I wrote this piece as my final essay for Dark Mountain’s Finding the Words When the Story is Over writing workshop, which took place in March 2021. I submitted it to several literary journals but no one wanted it, so the editor of this website decided to publish it now. As the second coming of the apocalypse makes everything close in again, maybe there is comfort in deep time.
I arrive at the large, wrought-iron gate of Nunhead Cemetery as dusk is falling in a gentle hush. Half an hour before a March sunset, the evening has started to drag its feet a little, and a deep azure is settling over a line of oaks whose bare branches climb like witch’s fingers into the sky.
When the lockdown started, people wanted out of London. According to a report by the Economic Statistics Centre of Excellence, 700,000 foreign-born residents left the city during the pandemic, and this figure doesn’t even account for the huge number of Londoners who migrated out of the city to live out lockdown in greener, more spacious places elsewhere in Britain.
Those of us who stayed became ghosts wandering the leaf-blown streets of an apocalypse. We began looking for the pockets of wildness in our groomed suburban brickrow prisons. A moment of birdsong on a park bench. The busywork of spiders in the back garden. Muddy pathways through an overgrown cemetery.
There are four cemeteries within walking distance of my South London flat: Camberwell Old Cemetery, Camberwell New Cemetery, Brockley and Ladywell Cemetery, and Nunhead. Together these hold far more green space than the parklands nearby, and they quickly became havens for we the pandemic-stayers. Lycra-clag joggers huffing past stone memorials overgrown with centuries of ivy. Friends meeting for a cheeky, socially distanced coffee-walk. A dad pushing an empty pram behind a toddler in flower-patterned wellies wobbling past half-broken gravestones.
Over the months, cemeteries began reducing their opening hours. Some closed altogether, as crowds of nature-desperate visitors rose with the death tolls. No one could hold a funeral, but everyone went to the cemetery. Temporary signs appeared:
This is an area
for quiet reflection
Please be respectful
to those who have
lost loved ones
while you visit the
I set out tonight not sure if it will be open. It is the cusp of spring, and three days before the one-year anniversary of our first lockdown. Daily exercise is now the only escape from the ongoing orders to stay at home. I stroll down my terraced street and over a graffiti-covered railway bridge, to Nunhead’s east gate. It’s open. There is a posted winter closing time of 4pm, though it’s now creeping towards six. A recently printed A4 paper is taped up:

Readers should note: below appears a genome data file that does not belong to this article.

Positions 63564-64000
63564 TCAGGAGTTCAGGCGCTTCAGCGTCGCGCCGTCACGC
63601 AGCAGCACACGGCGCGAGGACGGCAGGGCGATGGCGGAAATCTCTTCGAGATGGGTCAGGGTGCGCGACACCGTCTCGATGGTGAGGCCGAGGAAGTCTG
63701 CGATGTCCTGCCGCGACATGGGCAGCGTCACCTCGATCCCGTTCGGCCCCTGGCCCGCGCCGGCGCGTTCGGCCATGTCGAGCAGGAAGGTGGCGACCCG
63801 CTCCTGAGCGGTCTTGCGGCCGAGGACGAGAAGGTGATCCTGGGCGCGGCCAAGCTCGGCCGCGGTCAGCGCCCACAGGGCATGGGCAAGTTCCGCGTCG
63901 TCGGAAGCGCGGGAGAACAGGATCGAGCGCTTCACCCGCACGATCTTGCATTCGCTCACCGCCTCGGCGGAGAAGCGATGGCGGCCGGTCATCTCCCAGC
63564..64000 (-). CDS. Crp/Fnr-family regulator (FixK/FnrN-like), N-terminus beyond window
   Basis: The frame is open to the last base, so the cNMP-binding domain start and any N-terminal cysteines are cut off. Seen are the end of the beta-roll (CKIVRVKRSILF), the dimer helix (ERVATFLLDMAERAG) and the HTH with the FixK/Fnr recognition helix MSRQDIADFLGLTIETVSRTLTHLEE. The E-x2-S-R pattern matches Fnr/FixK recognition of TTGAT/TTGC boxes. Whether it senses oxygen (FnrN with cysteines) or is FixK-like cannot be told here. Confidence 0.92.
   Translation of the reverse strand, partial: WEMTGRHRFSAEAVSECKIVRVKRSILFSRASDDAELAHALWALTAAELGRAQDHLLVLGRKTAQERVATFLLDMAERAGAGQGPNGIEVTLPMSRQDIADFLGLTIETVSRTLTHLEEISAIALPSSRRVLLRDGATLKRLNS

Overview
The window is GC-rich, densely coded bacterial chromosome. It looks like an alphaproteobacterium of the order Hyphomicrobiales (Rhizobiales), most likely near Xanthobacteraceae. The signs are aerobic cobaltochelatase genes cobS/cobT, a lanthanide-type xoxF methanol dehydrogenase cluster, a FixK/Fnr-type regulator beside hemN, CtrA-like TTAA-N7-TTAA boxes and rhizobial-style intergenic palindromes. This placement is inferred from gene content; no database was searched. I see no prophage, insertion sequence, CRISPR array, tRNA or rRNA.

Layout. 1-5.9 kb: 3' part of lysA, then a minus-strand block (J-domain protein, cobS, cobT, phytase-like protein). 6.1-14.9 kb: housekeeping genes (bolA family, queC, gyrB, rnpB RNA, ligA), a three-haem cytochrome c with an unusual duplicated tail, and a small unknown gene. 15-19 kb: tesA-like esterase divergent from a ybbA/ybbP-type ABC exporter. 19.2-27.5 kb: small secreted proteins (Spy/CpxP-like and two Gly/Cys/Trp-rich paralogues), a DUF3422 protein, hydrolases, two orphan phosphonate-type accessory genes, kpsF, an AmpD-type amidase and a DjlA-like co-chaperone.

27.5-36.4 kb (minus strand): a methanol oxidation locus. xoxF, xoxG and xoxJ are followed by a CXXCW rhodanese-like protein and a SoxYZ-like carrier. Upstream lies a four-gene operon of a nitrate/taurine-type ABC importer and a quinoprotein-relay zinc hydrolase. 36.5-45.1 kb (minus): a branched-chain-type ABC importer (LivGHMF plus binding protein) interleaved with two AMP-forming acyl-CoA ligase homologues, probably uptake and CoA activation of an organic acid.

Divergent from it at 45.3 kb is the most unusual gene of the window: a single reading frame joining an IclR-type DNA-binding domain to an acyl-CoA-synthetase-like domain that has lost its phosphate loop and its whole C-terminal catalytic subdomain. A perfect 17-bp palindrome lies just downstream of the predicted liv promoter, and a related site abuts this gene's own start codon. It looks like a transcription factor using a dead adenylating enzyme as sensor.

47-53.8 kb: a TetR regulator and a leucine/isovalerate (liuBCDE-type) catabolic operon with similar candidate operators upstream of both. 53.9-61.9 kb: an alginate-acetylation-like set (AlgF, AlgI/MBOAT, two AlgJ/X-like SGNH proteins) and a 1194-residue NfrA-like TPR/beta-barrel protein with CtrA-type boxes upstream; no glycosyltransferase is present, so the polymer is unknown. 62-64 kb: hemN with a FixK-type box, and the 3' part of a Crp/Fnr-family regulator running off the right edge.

If you find yourself locked in, please call this number.
Along with the likes of Highgate and Brompton, Nunhead is one of the ‘magnificent seven’ Victorian cemeteries that were built in a ring around London. In the 1840s when it opened, Nunhead was just a tiny, rural hamlet surrounded by fields. The churchyards in the City of London were filling up, and space was needed for the dead. And so Nunhead Cemetery was portioned out upon a high hill four miles south of the Thames.
I tentatively wander in, up a large dirt path that cuts through a section of shiny, modern graves that stand like bollards atop trimmed lawn. A second pathway splits off to the right, into a dense midnight of trees. It’s the first clear evening in a week, and days of rain have turned the path into a series of muddy lakes enveloped by giant oak, alder and chestnut. Headstones with carved weeping angels are veiled by tangles of ivy. Names and dates obscured by parakeet-green moss.
It grows darker and as I walk farther from the gate, it pulls at my mind like a magnet. Would it be scarier to be locked in or locked out?
The farther along I go, the muddier the path becomes until the small, dark lakes are too deep and the dense sludge sucks at my shoes. It seems a wild mud and is dotted here and there with lost feathers. Space and time are stretched in layers: the airsong of past and present; soil-rich, cold oxygen in my nostrils; a full bladder begging for home. My body uncertain if it is present, or elsewhere, or a spectre floating in from modern armageddon. The trees, with their sentient roots climbing below bone, talking the ancient language – a forest of time wrapping in.
Time doesn’t seem to stop so much as swirl, leaving me unable to move off from the thickness of the mire. But slowly, the swirling subsides and the siren song of the gate begins to call. What time is it now? How long have I stood here? Long enough for trees to grow from the bodies of the Londoners that came before?
After 12 months of lockdown alone, phoning a stranger for rescue would be far more disarming than spending a night among the dead. Retracing a careful route through the mud lakes, I make my way back to the main path, where the trees give way to open sky.
It is nearly dark now, and there is a group of walkers whose chatter jangles like church bells through the thick, cobalt air.
The gate closes at six! they shout to a jogger heading in. But there’s a hole in the fence up top, if you know where it is.
I follow them to the exit and stop at the edge, where the cemetery’s shadow meets the tangerine glow of sodium lamps on the street outside. A moth flutters onto my shoulder – my life is dependent on its pollen; its life dependent on this darkness.
Yes, the gate may close. And we may be locked in. But we will find our way out.